When the Sun Never Set on the British Empire, a Guest Post from Elaine Owen

This post originally appeared on the Austen Authors’ blog on 24 May 2019. Enjoy! 

Today I’d like to share the first of two entries regarding a business entity that played a significant role in Jane Austen’s life. This public company held sway over large parts of the British Empire. It held a charter from the crown, acted as an agent of the British government, and even had its own army and navy. It may even have helped finance the publication of some of Jane’s novels. Yet it is never mentioned in any of her published stories. Can you imagine what it was?

The East India Company (or EIC) was the creation of Queen Elizabeth I of England, who gave it a royal charter in the year 1600 for exclusive trade in the east. The company organizers were eager to explore lands on the other side of the world and to open routes for trading spices and tea. They promptly recruited stockholders, pooled funds, bought ships, and began sending ships to India. By the mid seventeenth century the company had established trading outposts and gained a sizable presence on the Indian sub-continent.

At the time, this region of the world was controlled by the Mughul dynasty, which ruled over a number of provinces from India all the way to modern day Afghanistan. But in the mid eighteenth century the Mughuls were facing outbreaks of rebellion against their rule.  One by one the provinces began to resist their overlords. This left a wide open door for the British, who were quick to offer military and political support to the rebels in order to strengthen their own position. To protect their interests the EIC hired more and more “security officers,” both Indian and British citizens, who gradually became a military force in their own right. Before too long the EIC had effectively taken over control of large parts of India.

In 1765 the EIC deposed the Mughul dynasty itself and took complete control of the entire former empire. From that point on it behaved more like a nation-state than a trading company. England gave the company the right to collect taxes in the areas it controlled, and it negotiated with foreign governments and signed treaties. Nominally, it was still a stockholder corporation operating under a charter, but in practice it ruled India and other territories on behalf of the British government. In fact, by 1805 its “security force” had grown to include 260,000 men, twice the size of the entire British army! It was truly a force to be reckoned with.

Sadly, there was little accountability to go along with all that power. The company imposed crippling land taxes as well as trade tariffs in the areas it controlled, and almost all of the money collected went straight to England. Little of it was used for the benefit of the native people. Trade agreements were always designed for the benefit of the British at the expense of the native population, and England forced India to import only from England. When Indians objected, torture and other atrocities became common. Mismanagement of the land along with natural disasters eventually caused one of the worst famines in modern times.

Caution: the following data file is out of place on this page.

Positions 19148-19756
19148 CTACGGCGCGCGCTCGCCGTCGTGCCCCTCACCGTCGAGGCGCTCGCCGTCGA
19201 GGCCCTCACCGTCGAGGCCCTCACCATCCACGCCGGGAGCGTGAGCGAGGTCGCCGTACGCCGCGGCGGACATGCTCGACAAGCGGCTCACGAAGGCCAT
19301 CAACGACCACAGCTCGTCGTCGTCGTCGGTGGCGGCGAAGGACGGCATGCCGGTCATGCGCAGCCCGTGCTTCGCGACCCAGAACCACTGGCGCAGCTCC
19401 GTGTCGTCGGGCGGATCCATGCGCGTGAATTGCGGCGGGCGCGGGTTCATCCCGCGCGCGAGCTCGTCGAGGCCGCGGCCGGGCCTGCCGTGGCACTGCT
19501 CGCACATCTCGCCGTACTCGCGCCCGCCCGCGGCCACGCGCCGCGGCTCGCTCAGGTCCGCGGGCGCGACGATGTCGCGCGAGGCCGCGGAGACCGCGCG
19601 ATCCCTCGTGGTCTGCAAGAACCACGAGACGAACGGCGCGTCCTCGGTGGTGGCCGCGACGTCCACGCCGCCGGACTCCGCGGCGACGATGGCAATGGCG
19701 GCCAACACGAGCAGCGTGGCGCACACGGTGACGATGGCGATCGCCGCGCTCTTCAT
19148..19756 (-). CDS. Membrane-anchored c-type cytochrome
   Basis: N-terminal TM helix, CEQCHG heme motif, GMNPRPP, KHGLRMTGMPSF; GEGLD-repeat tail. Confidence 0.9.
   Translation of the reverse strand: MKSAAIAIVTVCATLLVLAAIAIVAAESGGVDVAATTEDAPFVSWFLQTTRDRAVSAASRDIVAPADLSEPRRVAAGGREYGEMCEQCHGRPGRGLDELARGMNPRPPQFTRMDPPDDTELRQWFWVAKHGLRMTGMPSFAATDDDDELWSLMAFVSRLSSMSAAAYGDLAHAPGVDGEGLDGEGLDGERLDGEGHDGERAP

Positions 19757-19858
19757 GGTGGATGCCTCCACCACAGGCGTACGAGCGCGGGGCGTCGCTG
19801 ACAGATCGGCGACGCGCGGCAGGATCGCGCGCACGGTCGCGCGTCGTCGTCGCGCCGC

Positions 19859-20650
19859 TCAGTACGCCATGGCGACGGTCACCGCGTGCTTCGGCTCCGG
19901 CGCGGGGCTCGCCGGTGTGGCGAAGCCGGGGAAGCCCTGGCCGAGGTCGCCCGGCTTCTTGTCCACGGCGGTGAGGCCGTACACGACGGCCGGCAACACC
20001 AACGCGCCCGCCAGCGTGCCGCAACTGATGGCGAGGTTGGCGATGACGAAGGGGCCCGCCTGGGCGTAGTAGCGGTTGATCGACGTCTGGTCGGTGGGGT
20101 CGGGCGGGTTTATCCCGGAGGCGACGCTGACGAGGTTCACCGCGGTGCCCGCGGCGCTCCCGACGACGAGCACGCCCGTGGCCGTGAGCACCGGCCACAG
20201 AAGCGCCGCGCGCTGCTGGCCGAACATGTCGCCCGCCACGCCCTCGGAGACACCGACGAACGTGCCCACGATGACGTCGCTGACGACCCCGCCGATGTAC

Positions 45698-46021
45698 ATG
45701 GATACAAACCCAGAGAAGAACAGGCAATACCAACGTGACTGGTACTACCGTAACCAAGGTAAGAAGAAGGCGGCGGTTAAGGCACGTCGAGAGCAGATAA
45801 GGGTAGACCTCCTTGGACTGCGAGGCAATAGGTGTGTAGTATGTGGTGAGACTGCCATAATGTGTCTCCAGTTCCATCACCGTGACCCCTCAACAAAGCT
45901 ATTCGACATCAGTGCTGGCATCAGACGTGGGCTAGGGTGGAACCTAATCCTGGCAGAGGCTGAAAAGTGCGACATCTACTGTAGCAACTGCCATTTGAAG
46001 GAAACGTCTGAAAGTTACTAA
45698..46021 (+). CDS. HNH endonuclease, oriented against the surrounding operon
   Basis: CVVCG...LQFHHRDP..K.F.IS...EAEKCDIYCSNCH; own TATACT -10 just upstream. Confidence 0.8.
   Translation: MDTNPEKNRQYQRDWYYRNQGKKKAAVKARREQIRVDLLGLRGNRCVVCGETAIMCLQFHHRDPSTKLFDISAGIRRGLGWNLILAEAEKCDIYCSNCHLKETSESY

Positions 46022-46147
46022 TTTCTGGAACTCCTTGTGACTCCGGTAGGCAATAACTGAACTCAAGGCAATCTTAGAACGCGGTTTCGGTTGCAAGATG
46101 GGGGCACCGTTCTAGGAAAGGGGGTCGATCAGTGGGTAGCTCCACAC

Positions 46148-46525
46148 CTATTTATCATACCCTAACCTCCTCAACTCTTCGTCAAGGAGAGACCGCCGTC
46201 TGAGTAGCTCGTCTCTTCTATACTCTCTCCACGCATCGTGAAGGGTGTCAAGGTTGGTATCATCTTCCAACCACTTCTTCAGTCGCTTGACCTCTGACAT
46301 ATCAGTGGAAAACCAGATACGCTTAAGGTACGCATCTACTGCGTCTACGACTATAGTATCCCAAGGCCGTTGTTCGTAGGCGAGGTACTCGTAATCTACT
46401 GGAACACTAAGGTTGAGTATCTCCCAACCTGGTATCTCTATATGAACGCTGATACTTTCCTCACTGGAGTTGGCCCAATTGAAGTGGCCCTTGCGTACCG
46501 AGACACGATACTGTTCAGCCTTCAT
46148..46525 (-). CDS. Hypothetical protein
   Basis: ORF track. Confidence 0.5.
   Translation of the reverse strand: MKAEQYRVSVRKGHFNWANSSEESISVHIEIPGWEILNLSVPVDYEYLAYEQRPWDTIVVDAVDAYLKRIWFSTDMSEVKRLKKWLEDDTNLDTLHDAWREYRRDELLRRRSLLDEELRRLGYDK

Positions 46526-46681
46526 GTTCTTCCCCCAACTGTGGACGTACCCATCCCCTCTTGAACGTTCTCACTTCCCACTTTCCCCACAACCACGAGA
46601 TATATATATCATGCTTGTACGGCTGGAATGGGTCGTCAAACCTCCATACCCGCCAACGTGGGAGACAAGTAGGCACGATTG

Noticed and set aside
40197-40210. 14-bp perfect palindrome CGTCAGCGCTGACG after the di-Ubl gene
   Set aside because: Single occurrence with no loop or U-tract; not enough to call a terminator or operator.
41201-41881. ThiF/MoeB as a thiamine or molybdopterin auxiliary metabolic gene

To be sure, the East India Company did do some good things in the areas it controlled. New methods of transportation and communication were introduced, and legal and administrative systems came into being. The levels of sanitation and medical care went up in some areas, and for awhile the population grew at a healthy rate. Taken as a whole, however, most historians agree that the East India Company did more harm than good.

One of many revolts against British rule in India

How did all of this affect Jane Austen and her writing? What did she think of the practices of the EIC? And how did the EIC’s reign finally come to an end?  I’ll talk about that in next month’s post, but for now I thought you might be interested in the following facts about the EIC:

  • The EIC leadership was incredibly compact and efficient. The entire operation was managed from a relatively small office in London that never had more than 300 permanent employees.
  • Remember the Boston Tea Party, one of the events that set off the American Revolution? The tea thrown overboard into the Boston Harbor came from the EIC.
  • Slavery was a thing. The EIC imported slaves from Africa to work in India, a practice that continued until 1847.
  • The EIC illegally smuggled opium out of India and sold it in China, which eventually caused war between the British and the Chinese. The outcome of these wars led to the founding of Hong Kong as a British territory.
  • General Charles Cornwallis, the British general who surrendered to George Washington, was appointed Governor General of India in 1786. He used his position to make significant reforms to the East India Company. He died in India in 1805.

About Regina Jeffers

Regina Jeffers is the award-winning author of Austenesque, Regency and historical romantic suspense.
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